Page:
The Plastic Village, the Plastic Bank and the Plastic Machine
We all know it: plastic pollutes, fills up the oceans, kills marine and terrestrial wildlife and uses up a great amount of non-renewables resources. So what can we do about it? Have a look at the new projects posted on the Connect4SD Sustainability Hub and find out how creative individuals and organisations are working on new ways to collect, recycle and reuse plastic.
In the jungle of Panama Robert Bezeau has set out to create the world’s first Plastic Bottle Village. Made up of 10’000 used plastic bottles, the first two-bedroom house of the village is already standing. Eventually the village will count 120 dwellings of different shapes and sizes. The environmental benefits of the project lie not only in the collection and recycling of bottles. The plastic bottle material also offers great insulation properties with temperatures being significantly lower inside than outside, eliminating the need for air-conditioning. In addition, plastic bottles provide enough flex to make the houses earthquake-resistant. Using recycled plastic as construction material also reduces the costs of building homes, making them affordable to a greater fraction of the population.
In Peru and Haiti, the social business Plastic Bank offers individuals and local communities the possibility to collect plastic, bring it to the Bank and trade it there for goods and tools. In addition, collectors also have access to 3-D printing machines to create new products out of the waste material, for themselves and their communities or for sale as small-scale entrepreneurs. The Plastic Bank has also started to partner up with businesses and encourages them to buy the recycled “social plastic” produced with the collected waste.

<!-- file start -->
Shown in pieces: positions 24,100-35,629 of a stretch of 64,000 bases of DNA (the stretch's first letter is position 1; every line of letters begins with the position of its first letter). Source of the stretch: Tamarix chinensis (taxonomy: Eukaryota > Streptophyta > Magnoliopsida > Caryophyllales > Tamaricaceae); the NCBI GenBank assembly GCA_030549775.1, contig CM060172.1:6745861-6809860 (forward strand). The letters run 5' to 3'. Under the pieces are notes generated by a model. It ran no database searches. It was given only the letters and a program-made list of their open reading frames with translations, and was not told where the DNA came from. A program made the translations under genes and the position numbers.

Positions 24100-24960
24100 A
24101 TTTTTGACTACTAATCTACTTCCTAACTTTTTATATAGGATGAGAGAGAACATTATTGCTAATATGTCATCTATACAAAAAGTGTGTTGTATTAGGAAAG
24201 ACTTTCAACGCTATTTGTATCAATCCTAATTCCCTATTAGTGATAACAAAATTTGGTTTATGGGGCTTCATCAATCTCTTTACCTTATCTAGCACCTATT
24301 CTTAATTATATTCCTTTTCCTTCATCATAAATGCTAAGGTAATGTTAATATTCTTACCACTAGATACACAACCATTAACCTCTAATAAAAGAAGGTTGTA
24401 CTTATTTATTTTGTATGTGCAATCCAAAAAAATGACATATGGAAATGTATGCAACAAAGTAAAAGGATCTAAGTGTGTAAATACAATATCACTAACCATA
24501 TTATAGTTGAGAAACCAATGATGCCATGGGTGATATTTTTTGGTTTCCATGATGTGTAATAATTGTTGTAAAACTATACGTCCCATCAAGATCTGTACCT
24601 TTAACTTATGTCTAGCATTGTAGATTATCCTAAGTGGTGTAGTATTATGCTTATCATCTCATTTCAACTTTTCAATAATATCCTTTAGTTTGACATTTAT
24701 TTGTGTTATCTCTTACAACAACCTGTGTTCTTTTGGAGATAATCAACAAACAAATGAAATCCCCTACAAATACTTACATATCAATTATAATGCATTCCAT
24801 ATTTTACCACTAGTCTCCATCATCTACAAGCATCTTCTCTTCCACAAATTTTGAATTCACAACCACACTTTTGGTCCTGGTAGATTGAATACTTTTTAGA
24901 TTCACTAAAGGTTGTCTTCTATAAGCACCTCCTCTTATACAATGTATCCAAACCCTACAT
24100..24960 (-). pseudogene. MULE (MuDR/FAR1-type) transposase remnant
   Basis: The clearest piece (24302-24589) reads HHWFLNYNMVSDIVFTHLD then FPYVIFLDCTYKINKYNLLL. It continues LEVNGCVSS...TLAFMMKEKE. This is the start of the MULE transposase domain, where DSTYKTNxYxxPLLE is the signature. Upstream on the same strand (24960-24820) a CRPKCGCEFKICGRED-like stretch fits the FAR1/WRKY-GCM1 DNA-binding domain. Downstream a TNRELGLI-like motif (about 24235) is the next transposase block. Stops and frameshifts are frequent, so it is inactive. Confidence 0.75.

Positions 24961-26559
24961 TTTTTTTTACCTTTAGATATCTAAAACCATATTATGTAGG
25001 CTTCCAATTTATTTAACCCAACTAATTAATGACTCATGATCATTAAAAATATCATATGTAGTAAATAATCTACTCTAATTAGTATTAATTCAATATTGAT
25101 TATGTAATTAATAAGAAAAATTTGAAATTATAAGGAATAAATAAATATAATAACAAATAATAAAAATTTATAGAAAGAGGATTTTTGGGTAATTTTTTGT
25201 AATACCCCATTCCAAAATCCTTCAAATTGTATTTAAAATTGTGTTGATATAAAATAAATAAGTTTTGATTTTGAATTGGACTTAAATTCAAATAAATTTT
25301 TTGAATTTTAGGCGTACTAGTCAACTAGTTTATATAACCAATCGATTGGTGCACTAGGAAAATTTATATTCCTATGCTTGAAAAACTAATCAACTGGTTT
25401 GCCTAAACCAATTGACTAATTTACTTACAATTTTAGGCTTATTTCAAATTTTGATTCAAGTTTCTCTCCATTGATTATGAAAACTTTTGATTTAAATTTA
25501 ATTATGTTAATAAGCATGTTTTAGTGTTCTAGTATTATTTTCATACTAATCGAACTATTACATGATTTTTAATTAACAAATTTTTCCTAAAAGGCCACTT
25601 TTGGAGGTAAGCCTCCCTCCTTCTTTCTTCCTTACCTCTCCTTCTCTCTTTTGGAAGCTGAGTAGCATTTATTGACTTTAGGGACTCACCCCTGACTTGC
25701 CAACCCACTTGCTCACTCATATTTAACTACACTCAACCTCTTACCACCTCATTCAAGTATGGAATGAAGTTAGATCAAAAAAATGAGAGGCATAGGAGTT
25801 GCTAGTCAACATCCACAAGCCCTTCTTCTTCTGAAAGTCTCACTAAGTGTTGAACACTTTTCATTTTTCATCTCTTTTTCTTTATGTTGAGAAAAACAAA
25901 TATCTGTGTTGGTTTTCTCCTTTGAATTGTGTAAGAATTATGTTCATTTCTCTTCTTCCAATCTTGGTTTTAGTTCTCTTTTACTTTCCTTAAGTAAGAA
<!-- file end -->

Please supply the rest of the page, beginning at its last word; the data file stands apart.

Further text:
In a similar spirit, Dave Hakkens has launched the Precious Plastic project. Originally started as a graduation project, Dave’s machines turns plastic waste into valuable goods, giving individuals a chance to transform waste they collected into new products for themselves or for sale. The machines are designed in a way that allows individuals anywhere in the world to easily replicate the design, using basic tools and universal materials. The blueprints themselves are available open source online. By spreading the blueprints far and wide, the precious plastic project hopes to help individuals and communities to create new livelihoods while at the same time reducing plastic pollution.
Do you know of other projects looking for funding, expertise or visibility? Share them on the Sustainability Hub!
Photos from the Plastic Bottle Village website. All rights reserved.